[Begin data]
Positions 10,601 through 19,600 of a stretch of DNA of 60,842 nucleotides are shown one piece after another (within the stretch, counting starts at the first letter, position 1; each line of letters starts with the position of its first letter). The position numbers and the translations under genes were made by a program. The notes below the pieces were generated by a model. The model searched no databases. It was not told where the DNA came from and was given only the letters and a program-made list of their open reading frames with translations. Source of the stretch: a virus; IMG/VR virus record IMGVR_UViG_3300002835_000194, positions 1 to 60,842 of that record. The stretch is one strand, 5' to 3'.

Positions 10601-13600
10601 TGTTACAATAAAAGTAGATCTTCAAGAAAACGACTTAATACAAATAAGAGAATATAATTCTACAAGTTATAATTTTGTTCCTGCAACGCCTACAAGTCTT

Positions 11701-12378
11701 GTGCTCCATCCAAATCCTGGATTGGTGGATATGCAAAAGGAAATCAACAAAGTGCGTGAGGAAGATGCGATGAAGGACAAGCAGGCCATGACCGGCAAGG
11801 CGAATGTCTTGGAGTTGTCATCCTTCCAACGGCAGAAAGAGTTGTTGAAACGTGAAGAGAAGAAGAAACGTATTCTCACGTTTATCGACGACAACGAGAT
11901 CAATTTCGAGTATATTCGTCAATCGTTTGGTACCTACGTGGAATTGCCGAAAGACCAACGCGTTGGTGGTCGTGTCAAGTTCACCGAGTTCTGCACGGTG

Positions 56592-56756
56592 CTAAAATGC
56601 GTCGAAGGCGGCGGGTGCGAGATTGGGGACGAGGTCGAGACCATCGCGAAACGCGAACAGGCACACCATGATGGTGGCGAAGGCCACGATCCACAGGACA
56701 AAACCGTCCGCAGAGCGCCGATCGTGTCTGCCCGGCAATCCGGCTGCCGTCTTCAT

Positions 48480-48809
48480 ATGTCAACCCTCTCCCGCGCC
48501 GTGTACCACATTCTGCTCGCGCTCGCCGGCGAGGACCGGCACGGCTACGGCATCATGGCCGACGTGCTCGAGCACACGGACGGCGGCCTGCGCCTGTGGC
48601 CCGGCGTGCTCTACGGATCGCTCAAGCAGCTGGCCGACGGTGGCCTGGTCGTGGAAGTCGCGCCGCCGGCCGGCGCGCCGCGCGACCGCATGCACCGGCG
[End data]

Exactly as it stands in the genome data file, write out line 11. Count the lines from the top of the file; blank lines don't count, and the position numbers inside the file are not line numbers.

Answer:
56701 AAACCGTCCGCAGAGCGCCGATCGTGTCTGCCCGGCAATCCGGCTGCCGTCTTCAT